Here’s an example of one of the misleading movie posters for Framed


The Star: John Wayne, The Director: John Ford for the Classic Symbiotic Collaborations Blogathon

When Theresa Brown, the wonderful blogger behind CineMaven’s Essays from the Couch announced that she’d be hosting a blogathon looking at famous actors or actresses and the influential directors that they worked with to make movie magic, I knew I wanted to participate.  As I scanned the Star/Director pairs classic movie bloggers were submitting, I noticed that one pair was missing,  so I decided to sign up and write about those two:


John Wayne and John Ford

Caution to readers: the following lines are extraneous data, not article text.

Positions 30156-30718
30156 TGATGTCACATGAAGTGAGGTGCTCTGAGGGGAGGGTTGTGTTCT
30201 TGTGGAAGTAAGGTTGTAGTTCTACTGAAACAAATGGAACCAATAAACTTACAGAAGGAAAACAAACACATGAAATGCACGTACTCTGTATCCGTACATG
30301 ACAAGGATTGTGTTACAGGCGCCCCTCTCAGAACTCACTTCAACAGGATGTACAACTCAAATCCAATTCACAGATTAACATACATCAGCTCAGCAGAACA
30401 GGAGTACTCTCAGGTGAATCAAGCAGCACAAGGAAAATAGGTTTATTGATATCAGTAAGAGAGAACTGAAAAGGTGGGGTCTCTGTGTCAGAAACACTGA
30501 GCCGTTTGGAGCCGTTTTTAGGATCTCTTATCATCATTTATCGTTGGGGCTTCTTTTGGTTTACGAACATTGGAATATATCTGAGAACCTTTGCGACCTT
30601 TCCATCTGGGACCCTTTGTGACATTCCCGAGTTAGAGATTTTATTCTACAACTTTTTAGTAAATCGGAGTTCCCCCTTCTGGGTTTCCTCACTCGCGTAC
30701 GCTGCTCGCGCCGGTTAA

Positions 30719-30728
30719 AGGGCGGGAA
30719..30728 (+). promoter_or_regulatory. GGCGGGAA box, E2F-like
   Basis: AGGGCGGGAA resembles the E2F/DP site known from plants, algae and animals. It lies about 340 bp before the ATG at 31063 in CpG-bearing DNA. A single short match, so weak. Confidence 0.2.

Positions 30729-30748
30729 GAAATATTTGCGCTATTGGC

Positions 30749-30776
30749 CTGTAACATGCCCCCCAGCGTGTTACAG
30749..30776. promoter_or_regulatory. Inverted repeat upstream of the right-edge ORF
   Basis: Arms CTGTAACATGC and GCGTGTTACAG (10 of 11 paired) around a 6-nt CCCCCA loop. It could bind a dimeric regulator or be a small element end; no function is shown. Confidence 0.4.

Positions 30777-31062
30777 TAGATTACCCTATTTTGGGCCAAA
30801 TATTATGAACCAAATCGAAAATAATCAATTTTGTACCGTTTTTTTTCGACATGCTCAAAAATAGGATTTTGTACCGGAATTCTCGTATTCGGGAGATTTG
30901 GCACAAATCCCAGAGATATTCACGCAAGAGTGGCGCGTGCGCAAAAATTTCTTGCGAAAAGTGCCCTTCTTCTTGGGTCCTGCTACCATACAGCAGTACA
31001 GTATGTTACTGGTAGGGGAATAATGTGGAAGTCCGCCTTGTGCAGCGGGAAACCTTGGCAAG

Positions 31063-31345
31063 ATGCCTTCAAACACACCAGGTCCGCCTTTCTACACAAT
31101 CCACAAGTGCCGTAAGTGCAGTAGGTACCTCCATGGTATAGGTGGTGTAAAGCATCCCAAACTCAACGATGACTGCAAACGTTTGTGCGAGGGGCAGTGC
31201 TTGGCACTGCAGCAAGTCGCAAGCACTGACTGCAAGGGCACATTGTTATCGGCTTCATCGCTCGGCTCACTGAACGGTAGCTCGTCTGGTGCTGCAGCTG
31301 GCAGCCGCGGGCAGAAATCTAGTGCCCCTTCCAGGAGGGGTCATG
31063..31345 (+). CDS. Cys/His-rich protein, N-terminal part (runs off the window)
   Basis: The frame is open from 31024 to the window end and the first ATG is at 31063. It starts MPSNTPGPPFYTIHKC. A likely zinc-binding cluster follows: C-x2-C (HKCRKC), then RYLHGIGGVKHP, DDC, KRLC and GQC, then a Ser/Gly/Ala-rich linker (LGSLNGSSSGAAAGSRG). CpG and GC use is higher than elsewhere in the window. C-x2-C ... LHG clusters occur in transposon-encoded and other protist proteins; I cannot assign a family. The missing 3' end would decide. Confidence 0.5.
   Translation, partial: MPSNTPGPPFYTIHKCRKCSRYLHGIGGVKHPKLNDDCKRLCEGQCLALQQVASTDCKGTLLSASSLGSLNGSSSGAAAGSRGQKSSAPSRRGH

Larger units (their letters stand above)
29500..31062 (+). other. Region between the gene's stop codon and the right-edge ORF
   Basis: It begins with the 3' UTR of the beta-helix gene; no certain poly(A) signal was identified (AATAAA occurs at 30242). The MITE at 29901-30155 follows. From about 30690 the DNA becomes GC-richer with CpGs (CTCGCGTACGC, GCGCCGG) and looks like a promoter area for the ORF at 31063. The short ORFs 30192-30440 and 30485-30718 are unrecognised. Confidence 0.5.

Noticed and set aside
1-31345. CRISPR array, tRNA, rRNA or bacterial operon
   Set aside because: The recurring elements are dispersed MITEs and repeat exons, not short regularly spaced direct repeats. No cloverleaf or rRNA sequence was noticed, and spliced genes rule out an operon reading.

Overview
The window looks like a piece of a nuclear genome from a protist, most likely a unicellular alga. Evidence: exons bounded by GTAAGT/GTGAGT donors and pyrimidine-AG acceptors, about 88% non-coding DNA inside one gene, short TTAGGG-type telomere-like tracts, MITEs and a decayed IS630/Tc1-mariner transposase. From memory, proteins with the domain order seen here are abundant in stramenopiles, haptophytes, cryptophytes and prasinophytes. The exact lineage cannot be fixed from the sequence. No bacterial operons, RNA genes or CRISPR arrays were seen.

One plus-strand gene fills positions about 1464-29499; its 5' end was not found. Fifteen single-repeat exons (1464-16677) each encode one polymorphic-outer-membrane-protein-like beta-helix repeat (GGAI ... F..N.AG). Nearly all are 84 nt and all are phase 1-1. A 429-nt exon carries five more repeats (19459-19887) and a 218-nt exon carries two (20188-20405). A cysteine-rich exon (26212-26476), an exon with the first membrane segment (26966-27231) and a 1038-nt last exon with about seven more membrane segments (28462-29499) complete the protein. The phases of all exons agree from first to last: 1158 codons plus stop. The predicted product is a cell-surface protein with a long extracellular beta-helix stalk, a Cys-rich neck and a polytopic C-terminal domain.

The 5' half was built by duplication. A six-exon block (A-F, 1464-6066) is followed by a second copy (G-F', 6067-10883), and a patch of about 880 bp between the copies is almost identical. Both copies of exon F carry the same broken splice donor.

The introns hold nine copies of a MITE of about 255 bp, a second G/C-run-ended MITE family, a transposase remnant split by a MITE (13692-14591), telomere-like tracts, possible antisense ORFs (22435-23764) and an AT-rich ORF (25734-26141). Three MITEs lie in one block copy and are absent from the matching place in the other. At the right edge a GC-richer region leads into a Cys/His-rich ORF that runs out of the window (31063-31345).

These two men, powerhouses in their chosen careers, had a  complicated relationship that I believe stems from their childhoods.   Digging first into Wayne’s, most film buffs know that Wayne was named at birth Marion Robert Morrison, in Winterset, Iowa, 1909.  His father, Clyde, was a kind man with a reputation of being extremely nice to all he met.  Contrasted with a gentle father was Wayne’s mother, Mary-nicknamed Molly- who was harsh. Harsh, in that she wanted perfection, openly doted on her younger son, Robert-she actually took away Marion’s middle name in order to name her second son Robert.   Who does that???  Anyhow, she was not a loving or kind person and didn’t hesitate to disparage her husband in front of their two sons.  Clyde was a pharmacist but wasn’t good at keeping any kind of steady job.  Employment failures in Iowa led to a farming venture in California.  Clyde’s father owned some land in Palmdale and he asked Clyde to move there and farm it.  The Morrison’s went and  lived in poverty while trying to make the farm work.  After that venture proved disastrous, the family moved to Glendale.  Young Marion excelled at school academically and athletically.  His parents’ eventually divorced with Molly taking Robert to live with her in Long Beach.  Marion chose to remain in Glendale with Clyde.  Interesting family dynamics ensued as the two Morrison boys grew into adulthood, Marion was a lot more driven to succeed, which he inherited from his mother, Molly.  Younger brother Robert was a lot more laidback and lacked ambition, which he inherited from his father, Clyde.  Years later, Marion, now known as John Wayne, allowed that his father was, “…the kindest, most patient man I ever knew.” 1       The conflicting emotions, of not feeling loved by the mother, never being able to please her, and being distressed by the father’s lack of provision for the family stayed with John Wayne all of his life and I believe caused him to look for a “Father Figure” as he shaped and pursued his acting career.